Re: Gear Suited for Wet, Cold Weather Hiking on 12/10/2008 10:26:18 MST Print View

And Chris, I must add that you and your mates are a set of hardy souls.

"Sitting in a tent with a hot drink and a good book, listening to the rain on the flysheet and watching showers race by is one of the pleasures of cold, wet weather backpacking."

I think that may be the ONLY pleasure.

You guys are tough.

Jay Wilkerson
(Creachen) - MLife

Locale: East Bay
Gear Suited for Wet, Cold weather Hiking on 12/10/2008 12:04:12 MST Print View

Great report Chris, I look forward to going Pt. Reyes and The Lost Coast this Winter knowing that I can handle just about any weather Mother Nature can throw at me.

Robin Evans
( - MLife
Gear Suited for Wet, Cold Weather Hiking on 12/10/2008 12:23:48 MST Print View

Greg, it depends what you're used to. I find heat worse than rain (or cold). I love being in a tent listening to the rain thrash the tent. One of the beauties of the UK is that the weather is always changing so there's usually some clear (maybe not sunny) spells every so often. The changeability generally means that we have to carry a bit more gear, perhaps making our pack weights look a bit heavy to you. Personally I always carry a spare set of dry clothes. My base weight tends to be around 9kg, which copes with most conditions.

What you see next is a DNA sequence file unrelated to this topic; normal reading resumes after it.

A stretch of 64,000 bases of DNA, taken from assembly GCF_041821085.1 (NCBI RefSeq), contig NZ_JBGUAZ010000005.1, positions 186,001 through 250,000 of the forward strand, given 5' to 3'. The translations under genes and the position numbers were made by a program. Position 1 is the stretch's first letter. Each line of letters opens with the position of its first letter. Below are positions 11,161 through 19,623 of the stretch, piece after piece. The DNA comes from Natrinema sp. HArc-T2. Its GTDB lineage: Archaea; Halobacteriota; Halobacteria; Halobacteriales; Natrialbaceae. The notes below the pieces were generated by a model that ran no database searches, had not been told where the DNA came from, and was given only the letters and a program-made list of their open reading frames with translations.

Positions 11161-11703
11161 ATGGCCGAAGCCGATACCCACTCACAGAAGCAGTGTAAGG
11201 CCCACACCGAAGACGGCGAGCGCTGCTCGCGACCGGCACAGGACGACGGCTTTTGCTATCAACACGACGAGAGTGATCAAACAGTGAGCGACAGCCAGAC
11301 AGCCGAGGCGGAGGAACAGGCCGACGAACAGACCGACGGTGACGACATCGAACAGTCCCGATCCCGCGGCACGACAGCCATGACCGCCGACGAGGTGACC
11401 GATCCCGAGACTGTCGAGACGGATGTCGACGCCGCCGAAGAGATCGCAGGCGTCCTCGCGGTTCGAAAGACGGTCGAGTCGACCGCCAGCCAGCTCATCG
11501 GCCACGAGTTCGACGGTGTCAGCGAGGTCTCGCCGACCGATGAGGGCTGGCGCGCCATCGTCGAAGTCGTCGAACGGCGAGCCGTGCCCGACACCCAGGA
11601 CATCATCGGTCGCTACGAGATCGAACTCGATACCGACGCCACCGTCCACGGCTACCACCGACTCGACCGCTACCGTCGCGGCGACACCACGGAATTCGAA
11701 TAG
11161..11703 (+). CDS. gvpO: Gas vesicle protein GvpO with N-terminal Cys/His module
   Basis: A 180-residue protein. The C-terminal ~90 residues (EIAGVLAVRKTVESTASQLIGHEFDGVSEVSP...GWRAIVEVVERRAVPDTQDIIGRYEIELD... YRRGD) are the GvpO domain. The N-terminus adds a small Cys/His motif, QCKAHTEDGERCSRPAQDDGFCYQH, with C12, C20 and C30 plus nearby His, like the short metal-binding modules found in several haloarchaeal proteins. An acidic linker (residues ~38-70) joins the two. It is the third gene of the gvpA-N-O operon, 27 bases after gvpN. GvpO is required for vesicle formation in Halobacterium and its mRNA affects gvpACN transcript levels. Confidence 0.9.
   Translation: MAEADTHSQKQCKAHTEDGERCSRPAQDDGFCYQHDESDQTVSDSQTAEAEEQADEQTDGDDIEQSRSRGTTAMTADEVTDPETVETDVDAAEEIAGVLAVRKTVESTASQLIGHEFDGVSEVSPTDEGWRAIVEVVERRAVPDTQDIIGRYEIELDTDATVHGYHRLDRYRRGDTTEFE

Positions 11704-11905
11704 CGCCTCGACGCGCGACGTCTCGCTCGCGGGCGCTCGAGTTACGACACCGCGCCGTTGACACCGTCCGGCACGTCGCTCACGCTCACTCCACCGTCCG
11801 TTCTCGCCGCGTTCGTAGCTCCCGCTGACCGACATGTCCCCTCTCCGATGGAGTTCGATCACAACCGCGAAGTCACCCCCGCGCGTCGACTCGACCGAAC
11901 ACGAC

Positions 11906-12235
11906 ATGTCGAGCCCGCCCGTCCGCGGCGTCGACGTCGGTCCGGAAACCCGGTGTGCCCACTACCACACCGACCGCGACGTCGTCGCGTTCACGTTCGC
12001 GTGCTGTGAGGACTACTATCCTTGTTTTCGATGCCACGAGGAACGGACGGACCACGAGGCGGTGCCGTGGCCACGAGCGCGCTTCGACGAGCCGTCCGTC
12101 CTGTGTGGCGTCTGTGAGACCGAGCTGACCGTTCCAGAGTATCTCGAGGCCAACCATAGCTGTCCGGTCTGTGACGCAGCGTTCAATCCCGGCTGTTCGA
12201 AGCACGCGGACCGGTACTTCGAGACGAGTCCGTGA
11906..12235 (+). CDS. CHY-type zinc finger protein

Edited by on 12/10/2008 12:25:11 MST.

Patrick Megowan
(pmegowan) - M

Locale: Western Oregon
Perhaps a gear list? on 12/10/2008 12:39:48 MST Print View

Thanks for the article Chris, the Pacific NW runs a bit wet too. I'd love to see your gear list including the Akto - a shelter like that usually puts me well outside a 10lb base weight. Thanks!

Chris Townsend
(Christownsend) - MLife

Locale: Cairngorms National Park